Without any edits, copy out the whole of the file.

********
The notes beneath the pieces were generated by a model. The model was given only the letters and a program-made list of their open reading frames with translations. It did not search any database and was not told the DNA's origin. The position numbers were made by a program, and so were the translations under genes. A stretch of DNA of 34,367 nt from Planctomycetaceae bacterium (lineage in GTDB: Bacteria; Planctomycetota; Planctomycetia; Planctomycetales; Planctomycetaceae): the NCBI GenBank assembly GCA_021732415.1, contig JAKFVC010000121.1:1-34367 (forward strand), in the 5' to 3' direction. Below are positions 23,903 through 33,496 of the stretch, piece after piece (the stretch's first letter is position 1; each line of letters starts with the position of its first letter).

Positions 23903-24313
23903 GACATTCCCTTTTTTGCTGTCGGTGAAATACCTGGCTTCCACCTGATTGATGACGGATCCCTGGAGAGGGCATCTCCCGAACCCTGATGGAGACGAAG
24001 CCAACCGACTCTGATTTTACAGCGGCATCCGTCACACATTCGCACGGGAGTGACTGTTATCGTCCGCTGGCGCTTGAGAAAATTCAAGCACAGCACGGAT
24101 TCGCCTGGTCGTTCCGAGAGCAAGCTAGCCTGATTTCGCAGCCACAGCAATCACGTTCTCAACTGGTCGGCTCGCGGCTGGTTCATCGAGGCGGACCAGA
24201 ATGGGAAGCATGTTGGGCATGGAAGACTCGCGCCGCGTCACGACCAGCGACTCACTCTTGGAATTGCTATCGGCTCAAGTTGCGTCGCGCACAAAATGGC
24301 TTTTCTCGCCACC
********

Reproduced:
The notes beneath the pieces were generated by a model. The model was given only the letters and a program-made list of their open reading frames with translations. It did not search any database and was not told the DNA's origin. The position numbers were made by a program, and so were the translations under genes. A stretch of DNA of 34,367 nt from Planctomycetaceae bacterium (lineage in GTDB: Bacteria; Planctomycetota; Planctomycetia; Planctomycetales; Planctomycetaceae): the NCBI GenBank assembly GCA_021732415.1, contig JAKFVC010000121.1:1-34367 (forward strand), in the 5' to 3' direction. Below are positions 23,903 through 33,496 of the stretch, piece after piece (the stretch's first letter is position 1; each line of letters starts with the position of its first letter).

Positions 23903-24313
23903 GACATTCCCTTTTTTGCTGTCGGTGAAATACCTGGCTTCCACCTGATTGATGACGGATCCCTGGAGAGGGCATCTCCCGAACCCTGATGGAGACGAAG
24001 CCAACCGACTCTGATTTTACAGCGGCATCCGTCACACATTCGCACGGGAGTGACTGTTATCGTCCGCTGGCGCTTGAGAAAATTCAAGCACAGCACGGAT
24101 TCGCCTGGTCGTTCCGAGAGCAAGCTAGCCTGATTTCGCAGCCACAGCAATCACGTTCTCAACTGGTCGGCTCGCGGCTGGTTCATCGAGGCGGACCAGA
24201 ATGGGAAGCATGTTGGGCATGGAAGACTCGCGCCGCGTCACGACCAGCGACTCACTCTTGGAATTGCTATCGGCTCAAGTTGCGTCGCGCACAAAATGGC
24301 TTTTCTCGCCACC